Transl Psychiatry. 2021 Jun 29;11(1):363. doi: 10.1038/s41398-021-01440-5.
Stimulant dependence is heritable, but specific genetic factors underlying the trait have not been identified. A genome-wide association study for stimulant dependence was performed in a discovery cohort of African- (AA) and European-ancestry (EA) subjects ascertained for genetic studies of alcohol, opioid, and cocaine use disorders. The sample comprised individuals with DSM-IV stimulant dependence (393 EA cases, 5288 EA controls; 155 AA cases, 5603 AA controls). An independent cohort from the family-based Collaborative Study on the Genetics of Alcoholism (532 EA cases, 7635 EA controls; 53 AA cases, AA 3352 controls) was used for replication. One variant in SLC25A16 (rs2394476, p = 3.42 × 10-10, odds ratio [OR] = 3.70) was GWS in AAs. Four other loci showed suggestive evidence, including KCNA4 in AAs (rs11500237, p = 2.99 × 10-7, OR = 2.31) which encodes one of the potassium voltage-gated channel protein that has been linked to several other substance use disorders, and CPVL in the combined population groups (rs1176440, p = 3.05 × 10-7, OR = 1.35), whose expression was previously shown to be upregulated in the prefrontal cortex from users of cocaine, cannabis, and phencyclidine. Analysis of the top GWAS signals revealed a significant enrichment with nicotinic acetylcholine receptor genes (adjusted p = 0.04) and significant pleiotropy between stimulant dependence and alcohol dependence in EAs (padj = 3.6 × 10-3), an anxiety disorder in EAs (padj = 2.1 × 10-4), and ADHD in both AAs (padj = 3.0 × 10-33) and EAs (padj = 6.7 × 10-35). Our results implicate novel genes and pathways as having roles in the etiology of stimulant dependence.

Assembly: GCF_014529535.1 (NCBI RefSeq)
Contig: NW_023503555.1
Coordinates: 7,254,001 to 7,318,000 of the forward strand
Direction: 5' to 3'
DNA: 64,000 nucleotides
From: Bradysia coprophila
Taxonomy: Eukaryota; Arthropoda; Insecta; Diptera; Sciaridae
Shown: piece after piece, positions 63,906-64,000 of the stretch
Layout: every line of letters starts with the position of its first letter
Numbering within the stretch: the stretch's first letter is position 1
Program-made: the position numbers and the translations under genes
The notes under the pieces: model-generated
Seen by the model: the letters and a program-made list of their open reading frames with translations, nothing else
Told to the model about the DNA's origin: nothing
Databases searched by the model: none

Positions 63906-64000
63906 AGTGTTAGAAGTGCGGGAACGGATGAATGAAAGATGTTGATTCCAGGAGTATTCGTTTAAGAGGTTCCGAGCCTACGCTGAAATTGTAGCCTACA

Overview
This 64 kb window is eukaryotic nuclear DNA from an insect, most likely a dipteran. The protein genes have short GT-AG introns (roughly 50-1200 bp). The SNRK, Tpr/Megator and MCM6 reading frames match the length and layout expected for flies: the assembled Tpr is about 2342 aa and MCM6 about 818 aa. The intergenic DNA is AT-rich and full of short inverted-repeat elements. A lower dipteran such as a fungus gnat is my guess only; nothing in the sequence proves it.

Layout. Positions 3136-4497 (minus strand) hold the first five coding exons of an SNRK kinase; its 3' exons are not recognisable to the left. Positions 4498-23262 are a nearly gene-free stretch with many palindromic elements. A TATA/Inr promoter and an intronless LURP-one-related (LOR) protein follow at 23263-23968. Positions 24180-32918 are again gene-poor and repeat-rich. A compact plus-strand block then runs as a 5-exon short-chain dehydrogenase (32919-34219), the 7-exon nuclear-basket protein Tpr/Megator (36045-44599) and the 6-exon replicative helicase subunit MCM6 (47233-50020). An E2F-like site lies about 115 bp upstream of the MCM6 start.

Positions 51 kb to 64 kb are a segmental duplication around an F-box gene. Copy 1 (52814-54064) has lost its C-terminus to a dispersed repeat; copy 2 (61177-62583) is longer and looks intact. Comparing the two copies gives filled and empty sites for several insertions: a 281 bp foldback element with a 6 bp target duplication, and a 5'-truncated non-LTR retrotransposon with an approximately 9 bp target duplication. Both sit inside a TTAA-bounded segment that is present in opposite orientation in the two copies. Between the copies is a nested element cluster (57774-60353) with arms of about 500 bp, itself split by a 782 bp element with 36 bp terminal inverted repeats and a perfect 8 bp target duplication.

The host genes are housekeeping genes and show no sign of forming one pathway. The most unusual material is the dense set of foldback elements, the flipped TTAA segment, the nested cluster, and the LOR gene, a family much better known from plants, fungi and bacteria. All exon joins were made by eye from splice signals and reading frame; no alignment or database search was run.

Source: ncbi 2